2
$\begingroup$

The binding of proteins to an ITO surface can be prevented by coating it with PEG groups (polyethylene glycol). PEG-silane is used to create the coating.

can somebody help with:

  • Why does PEG-silane bind to ITO (indium tin oxide)? and how? (which bond etc.)

  • Why does PEG repel proteins?

  • Are there better coatings to use to repel proteins?

$\endgroup$
  • $\begingroup$ Could you elaborate what you have found/investigated until now? $\endgroup$ – Michiel May 18 '13 at 15:25
1
$\begingroup$

PEG "silane" is $\ce{HOCH2CH2O-PEG-CH2CH2CH2-Si(OCH3)3}$. (Pt-catalyzed $\ce{HSi(OCH3)3}$ addition to the terminal allyl monoether.) A metal oxide surface can be hydrated, (bulk)M-OH. The TMS end hydrolyzes and dehydrates to tetrahedrally covalently bonded $\ce{HOCH2CH20-PEG-0Si(OM#bulk3)}$. The alcohol polyethoxy end hydrated waves in the water, and the protein ignores the PEGylated surface.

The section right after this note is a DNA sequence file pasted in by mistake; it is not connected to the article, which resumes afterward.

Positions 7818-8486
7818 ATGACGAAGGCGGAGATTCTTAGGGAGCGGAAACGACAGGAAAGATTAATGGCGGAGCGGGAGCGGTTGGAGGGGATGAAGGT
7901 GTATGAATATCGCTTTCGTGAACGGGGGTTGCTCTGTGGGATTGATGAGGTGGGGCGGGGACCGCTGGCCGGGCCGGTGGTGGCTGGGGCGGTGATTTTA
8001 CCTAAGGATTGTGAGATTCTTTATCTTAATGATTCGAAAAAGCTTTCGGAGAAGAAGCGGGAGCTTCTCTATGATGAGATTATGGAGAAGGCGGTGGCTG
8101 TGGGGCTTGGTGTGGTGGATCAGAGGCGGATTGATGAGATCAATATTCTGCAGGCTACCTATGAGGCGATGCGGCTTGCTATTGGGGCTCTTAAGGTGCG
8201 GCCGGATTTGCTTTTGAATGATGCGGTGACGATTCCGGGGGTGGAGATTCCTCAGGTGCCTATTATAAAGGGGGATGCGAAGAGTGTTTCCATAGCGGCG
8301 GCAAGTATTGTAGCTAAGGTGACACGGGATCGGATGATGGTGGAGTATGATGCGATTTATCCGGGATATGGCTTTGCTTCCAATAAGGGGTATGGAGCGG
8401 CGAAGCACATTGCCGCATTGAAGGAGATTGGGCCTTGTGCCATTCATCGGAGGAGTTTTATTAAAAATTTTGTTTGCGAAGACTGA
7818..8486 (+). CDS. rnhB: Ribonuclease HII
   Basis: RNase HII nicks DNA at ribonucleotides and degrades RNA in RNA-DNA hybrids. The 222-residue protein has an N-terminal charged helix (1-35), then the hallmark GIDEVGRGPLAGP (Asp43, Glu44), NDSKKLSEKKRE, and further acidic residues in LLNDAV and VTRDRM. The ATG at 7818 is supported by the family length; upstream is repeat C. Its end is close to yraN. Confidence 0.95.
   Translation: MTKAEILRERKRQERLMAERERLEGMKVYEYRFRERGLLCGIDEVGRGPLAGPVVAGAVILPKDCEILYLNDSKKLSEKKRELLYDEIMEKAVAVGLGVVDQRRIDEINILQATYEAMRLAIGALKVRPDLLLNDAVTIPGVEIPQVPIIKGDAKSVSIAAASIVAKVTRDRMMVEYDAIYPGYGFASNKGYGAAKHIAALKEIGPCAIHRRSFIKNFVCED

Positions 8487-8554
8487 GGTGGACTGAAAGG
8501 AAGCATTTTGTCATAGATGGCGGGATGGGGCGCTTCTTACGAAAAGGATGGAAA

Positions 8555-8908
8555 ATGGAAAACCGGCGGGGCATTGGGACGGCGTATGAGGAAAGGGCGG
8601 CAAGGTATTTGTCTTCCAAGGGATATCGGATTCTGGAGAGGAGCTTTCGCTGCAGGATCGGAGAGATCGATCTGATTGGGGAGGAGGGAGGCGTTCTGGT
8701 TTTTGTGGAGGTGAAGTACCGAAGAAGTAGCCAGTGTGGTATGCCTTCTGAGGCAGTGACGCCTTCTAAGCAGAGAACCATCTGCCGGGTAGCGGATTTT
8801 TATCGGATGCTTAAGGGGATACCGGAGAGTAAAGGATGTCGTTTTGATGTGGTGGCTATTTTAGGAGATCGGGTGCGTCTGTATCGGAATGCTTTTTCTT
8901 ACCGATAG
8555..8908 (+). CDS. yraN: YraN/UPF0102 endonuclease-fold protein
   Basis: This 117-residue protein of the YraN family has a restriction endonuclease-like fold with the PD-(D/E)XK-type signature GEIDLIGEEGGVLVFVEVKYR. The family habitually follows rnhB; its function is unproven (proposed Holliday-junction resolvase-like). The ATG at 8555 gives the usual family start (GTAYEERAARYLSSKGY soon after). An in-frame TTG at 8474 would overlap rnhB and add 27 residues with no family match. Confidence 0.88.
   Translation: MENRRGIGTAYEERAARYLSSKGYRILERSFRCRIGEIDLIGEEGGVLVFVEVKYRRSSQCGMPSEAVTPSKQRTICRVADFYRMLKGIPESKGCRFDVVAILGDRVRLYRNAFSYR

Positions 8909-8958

An especially fine biocompatibilizer rendering nearly any organic surface except silicone rubber invisible to protein deposition and denaturation is poly(N-vinyl pyrrolidone). It can be linearly radiation grafted into organic surfaces (visualize with Congo Red). Plexiglass gives a 19 degree average contact angle in saline and implants with neither cellular or humoral reaction. NVP plasma deposition gives you sludge. There is no obvious (inexpensive) chemical attachment of its low polymer or oligomer to a surface. Pity.

$\endgroup$

Your Answer

By clicking “Post Your Answer”, you agree to our terms of service, privacy policy and cookie policy

Not the answer you're looking for? Browse other questions tagged or ask your own question.